Set frequency for white LED strip

Hi all,

I am new to arduino and I am looking for some help setting frequency of a strip of white LEDs. The LEDs are for lighting a demonstration. I am looking to set the frequency of the LEDs to a frequency of either 40 or 80 Hz. I currently have a simple code, posted below, that does not have any effect on the LED strip. Is there any hardware I need for this to happen, or do I need new code? I currently using an IRFZ44N transistor and am not sure if I am using it right or if I need it at all.

void setup() {
// initialize the digital pin as an output.
// Pin 13 has an LED connected on most Arduino boards:
pinMode(12, OUTPUT);

void loop() {
digitalWrite(12, HIGH); // set the LED on
delay(100); // wait for a second
digitalWrite(12, LOW); // set the LED off
delay(100); // wait for a second

delay(100);              // wait for a secondOne of those statements is incorrect.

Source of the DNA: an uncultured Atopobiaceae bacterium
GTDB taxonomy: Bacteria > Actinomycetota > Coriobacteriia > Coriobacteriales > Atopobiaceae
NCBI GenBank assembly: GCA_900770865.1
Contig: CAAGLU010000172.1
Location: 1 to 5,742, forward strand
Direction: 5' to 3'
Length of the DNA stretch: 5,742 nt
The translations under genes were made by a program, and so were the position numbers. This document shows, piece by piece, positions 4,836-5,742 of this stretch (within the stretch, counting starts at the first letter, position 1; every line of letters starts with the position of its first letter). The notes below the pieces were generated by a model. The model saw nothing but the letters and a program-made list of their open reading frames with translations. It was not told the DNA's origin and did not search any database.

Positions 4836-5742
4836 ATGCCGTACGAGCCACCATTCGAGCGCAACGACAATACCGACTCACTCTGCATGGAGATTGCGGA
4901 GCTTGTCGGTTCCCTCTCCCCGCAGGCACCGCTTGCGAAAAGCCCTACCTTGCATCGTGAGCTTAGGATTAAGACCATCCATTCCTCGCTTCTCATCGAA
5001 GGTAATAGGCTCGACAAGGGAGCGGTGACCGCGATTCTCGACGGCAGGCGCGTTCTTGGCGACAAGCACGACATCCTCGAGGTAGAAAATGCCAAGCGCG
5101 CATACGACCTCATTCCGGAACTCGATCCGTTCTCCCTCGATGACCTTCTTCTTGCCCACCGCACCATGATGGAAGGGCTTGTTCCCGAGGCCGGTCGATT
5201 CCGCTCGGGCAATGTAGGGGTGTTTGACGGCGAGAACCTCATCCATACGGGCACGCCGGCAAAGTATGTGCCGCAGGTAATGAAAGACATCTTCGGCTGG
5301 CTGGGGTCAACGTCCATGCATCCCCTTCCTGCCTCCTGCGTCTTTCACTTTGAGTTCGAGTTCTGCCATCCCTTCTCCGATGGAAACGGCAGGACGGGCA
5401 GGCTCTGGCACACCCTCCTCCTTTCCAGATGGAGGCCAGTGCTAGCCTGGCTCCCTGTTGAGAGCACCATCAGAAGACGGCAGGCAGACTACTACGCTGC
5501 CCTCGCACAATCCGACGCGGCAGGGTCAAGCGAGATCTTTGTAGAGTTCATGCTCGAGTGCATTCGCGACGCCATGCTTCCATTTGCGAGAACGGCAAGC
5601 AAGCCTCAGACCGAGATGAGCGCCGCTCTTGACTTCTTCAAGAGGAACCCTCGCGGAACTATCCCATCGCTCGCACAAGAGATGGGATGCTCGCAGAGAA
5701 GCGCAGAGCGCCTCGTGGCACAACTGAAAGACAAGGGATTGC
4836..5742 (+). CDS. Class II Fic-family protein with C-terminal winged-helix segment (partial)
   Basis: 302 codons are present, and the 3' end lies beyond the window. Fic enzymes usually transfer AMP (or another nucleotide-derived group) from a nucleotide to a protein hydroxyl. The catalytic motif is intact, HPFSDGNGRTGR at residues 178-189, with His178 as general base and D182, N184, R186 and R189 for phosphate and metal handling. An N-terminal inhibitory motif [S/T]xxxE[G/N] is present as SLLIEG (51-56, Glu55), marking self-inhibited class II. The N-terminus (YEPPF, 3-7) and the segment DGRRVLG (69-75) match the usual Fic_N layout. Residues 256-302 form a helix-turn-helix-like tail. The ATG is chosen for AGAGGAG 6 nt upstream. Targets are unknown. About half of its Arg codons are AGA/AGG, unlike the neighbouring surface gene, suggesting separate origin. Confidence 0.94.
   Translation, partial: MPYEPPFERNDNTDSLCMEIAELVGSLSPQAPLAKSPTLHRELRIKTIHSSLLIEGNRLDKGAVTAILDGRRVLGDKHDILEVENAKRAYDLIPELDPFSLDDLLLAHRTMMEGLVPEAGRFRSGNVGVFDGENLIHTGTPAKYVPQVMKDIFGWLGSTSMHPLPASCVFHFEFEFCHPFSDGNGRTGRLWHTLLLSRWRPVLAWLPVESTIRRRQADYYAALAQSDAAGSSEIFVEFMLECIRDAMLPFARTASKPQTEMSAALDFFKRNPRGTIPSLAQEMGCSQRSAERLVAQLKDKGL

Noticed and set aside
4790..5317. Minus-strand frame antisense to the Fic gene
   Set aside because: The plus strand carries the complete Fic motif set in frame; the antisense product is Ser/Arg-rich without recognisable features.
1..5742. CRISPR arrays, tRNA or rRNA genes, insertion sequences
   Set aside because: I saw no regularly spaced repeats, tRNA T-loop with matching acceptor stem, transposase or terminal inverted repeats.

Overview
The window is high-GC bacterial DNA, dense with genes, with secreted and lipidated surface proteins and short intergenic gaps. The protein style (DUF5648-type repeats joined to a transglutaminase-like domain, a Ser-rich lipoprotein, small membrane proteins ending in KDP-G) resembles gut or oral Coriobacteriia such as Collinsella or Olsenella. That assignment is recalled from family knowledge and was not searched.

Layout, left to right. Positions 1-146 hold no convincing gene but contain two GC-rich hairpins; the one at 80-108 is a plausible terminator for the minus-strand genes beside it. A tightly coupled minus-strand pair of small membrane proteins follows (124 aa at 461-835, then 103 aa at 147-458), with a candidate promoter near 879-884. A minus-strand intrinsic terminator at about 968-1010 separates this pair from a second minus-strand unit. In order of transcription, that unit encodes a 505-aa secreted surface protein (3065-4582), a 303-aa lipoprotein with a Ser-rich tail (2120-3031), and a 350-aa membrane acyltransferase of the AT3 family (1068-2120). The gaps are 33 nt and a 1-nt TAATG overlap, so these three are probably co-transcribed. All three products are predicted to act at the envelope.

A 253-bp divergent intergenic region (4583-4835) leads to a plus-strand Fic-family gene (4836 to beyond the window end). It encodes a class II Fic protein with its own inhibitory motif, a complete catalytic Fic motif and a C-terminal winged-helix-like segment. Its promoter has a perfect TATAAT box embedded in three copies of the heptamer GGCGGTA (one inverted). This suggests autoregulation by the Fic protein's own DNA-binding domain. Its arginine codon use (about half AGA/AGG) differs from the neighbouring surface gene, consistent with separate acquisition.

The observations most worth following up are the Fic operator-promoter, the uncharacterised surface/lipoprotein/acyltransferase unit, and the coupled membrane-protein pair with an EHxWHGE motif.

That transistor isnt the right choice
Use a 'logic level' one..

I am looking for some help setting frequency of a strip of white LEDs.

Why? What advantage is there in flashing a strip faster than the eye can see? The result is only a half brightness strip, is that what you want?

I understand that 80 Hz is faster than what the eye can see, I am vibrating a silicone oil bath at 80 Hz and I wanted to make the viewing better. Vibrating the bath can cause droplets to bounce on the surface at this frequency. When I use 40 Hz it makes the droplets bounce appear better to the eye.

So basically you are making a stroboscope.

I agree with knut_ny, you need a logic level MOSFET such as irl540 or stp16nf06l. Otherwise you may not get full brightness and overheating of the MOSFET could occur.

Also, I'm not sure that a white led strip is the best choice. White LEDs contain phosphors which glow white in response to a UV led embedded inside them. The speed at which the phosphors respond to the led switching on and off may be slow and ruin the effect. With a stroboscope, you want the light flashes to be as short and intense as possible. An RGB strip, producing "white" light, may be a better solution. The red, green and blue LEDs in the strip contain no phosphors, so are able to switch on and off instantly.